His taxonomic studies took him to the Canaries, Madeira, Azores, Iran, Dominican Republic, Nicaragua, Vietnam, Egypt and New Zealand. However, his biggest travel activity was concentrated on Germany. His goal was to document the distribution of plant-parasitic nematodes in Germany. The plan was to study at least three soil samples per 10 km² quadrant, one each from arable fields, grassland and forest. Many family vacations were subordinated to this higher goal. The resulting data formed the basis of the German nematode collection, which was founded by Dieter Sturhan and today includes more than 5,000 permanent slides (including 800 types) of about 1,000 species from about 250 genera of about 4,000 sampling sites.

Starting in 1980 Dieter Sturhan accepted a teaching assignment at the University of Münster on “Applied zoology with special consideration of animal pests on cultivated plants”, which involved the supervision of diploma and doctoral students. Dieter Sturhan developed identification keys for all plant-parasitic nematodes occurring in Germany and every year he conducted workshops on nematode identification for the employees of the plant protection service. He acted as ‘final reference’ for nematode identification in any request by colleagues of the official plant protection services. Dieter Sturhan was a member of several national and international societies and from 1980 to 1987 he coordinated the working group Nematology of the German Scientific Society for Plant Protection and Plant Health.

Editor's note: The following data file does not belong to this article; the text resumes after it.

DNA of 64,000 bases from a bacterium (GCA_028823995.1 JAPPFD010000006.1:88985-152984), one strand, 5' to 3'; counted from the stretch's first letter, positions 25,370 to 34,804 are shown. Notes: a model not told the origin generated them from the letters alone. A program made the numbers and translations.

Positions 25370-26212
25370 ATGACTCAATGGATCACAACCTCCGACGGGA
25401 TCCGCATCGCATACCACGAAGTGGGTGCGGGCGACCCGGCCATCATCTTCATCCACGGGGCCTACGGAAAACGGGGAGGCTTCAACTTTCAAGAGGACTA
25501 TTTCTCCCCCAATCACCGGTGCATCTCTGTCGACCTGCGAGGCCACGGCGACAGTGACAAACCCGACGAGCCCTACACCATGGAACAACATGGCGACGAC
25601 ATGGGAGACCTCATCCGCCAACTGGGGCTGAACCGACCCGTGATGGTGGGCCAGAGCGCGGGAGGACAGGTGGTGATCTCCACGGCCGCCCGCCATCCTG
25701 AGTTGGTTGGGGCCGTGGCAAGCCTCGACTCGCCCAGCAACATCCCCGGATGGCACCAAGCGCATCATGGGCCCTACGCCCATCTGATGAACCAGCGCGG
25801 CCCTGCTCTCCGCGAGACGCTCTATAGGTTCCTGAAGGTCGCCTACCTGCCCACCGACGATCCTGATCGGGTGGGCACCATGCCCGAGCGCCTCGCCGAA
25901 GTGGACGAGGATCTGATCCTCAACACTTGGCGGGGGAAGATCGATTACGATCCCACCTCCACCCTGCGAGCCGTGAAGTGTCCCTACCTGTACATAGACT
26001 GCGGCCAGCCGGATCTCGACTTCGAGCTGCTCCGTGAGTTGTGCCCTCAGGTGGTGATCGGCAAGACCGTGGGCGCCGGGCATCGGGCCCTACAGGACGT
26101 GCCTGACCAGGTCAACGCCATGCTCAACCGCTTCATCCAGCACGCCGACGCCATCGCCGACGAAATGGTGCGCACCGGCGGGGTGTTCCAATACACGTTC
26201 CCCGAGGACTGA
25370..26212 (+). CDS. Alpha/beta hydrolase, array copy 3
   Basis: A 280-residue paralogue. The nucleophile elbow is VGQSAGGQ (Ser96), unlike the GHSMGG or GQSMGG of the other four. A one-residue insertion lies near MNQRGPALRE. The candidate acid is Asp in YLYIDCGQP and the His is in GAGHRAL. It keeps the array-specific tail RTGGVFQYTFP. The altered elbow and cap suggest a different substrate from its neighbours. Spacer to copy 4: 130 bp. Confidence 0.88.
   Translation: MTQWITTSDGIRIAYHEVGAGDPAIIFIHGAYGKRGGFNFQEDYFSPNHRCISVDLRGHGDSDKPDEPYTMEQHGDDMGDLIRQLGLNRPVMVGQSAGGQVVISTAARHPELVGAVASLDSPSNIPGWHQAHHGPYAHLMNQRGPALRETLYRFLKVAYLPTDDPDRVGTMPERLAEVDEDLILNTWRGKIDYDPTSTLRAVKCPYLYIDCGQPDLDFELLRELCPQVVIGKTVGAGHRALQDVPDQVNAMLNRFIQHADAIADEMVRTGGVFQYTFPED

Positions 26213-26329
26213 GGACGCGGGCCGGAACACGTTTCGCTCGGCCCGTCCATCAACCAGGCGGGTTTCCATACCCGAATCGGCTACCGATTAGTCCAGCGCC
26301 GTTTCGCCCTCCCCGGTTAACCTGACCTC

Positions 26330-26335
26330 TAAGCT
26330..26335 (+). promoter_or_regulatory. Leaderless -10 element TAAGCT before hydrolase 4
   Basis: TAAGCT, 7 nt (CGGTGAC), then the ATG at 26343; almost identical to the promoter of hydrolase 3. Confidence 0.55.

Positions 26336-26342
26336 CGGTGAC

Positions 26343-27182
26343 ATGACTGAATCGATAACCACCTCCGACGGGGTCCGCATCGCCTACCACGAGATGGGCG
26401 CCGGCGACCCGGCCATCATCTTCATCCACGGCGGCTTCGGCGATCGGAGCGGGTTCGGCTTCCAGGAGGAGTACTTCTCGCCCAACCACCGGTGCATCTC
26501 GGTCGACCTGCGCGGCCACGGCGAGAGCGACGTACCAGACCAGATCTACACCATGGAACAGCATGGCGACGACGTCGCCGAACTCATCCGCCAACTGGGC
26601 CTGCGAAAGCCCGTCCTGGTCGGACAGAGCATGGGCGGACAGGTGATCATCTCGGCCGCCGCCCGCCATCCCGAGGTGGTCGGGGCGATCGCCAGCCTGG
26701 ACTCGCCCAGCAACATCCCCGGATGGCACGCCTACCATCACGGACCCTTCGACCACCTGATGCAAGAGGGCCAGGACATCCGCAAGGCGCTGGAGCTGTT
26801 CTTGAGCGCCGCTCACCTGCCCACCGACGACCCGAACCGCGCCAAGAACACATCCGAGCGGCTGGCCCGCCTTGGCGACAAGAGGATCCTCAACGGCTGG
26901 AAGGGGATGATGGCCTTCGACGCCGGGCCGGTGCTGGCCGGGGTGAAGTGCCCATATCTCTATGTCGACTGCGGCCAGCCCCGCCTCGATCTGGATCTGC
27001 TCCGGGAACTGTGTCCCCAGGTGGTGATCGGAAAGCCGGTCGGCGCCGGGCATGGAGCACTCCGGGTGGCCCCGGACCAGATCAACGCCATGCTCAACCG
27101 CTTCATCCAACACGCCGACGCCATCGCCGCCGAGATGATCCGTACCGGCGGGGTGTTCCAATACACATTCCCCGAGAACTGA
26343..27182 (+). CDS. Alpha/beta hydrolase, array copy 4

Dieter Sturhan published his research results in 299 scientific papers, of which 79 papers were produced after his retirement. His last papers appeared in 2016, “On the presence or absence of phasmids in males of Heteroderidae (Tylenchida)” in Nematology and a comprehensive review on “Nematodes of the order Tylenchida in Germany – the non-phytoparasitic species” in Soil Organisms, co-authored by Karin Hohberg from the Senckenberg Museum of Natural History in Görlitz.

In total, Dieter Sturhan proposed 1 family, 1 subfamily, 12 genera and 76 species of plant-parasitic nematodes, including 11 species in the economically important genus Heterodera, six species in the genus Xiphinema and four species in the genus Longidorus. He also described a nematophagous fungus (Hirsutella heteroderae = H. rhossiliensis) and performed 44 synonymisations or assignments of individual species to other genera. A total of six nematode species were named after him (Hemicycliophora sturhani, Longidorus sturhani, Oriverutus sturhani, Ogma sturhani, Axonchium sturhani and Oxydirus sturhani). In 2001, Dr Dieter Sturhan was honoured as Fellow of the Society of Nematologists.

Until his last days, Dieter Sturhan worked on taxonomic issues in close contact with the taxonomic experts from around the world. The latter will continue his work, being aware that with the loss of Dieter Sturhan an almost inexhaustible source of taxonomic expertise in the field of nematology is no longer available.

Dieter Sturhan was an internationally renowned nematologist but, above all, a committed fellow citizen, great colleague and a wonderful family person. We will always have good memories of Dieter Sturhan. His relatives have our compassion.

First published in Nematology (2018), vol. 20.

Reproduced by permission of Brill, Leiden, The Netherlands.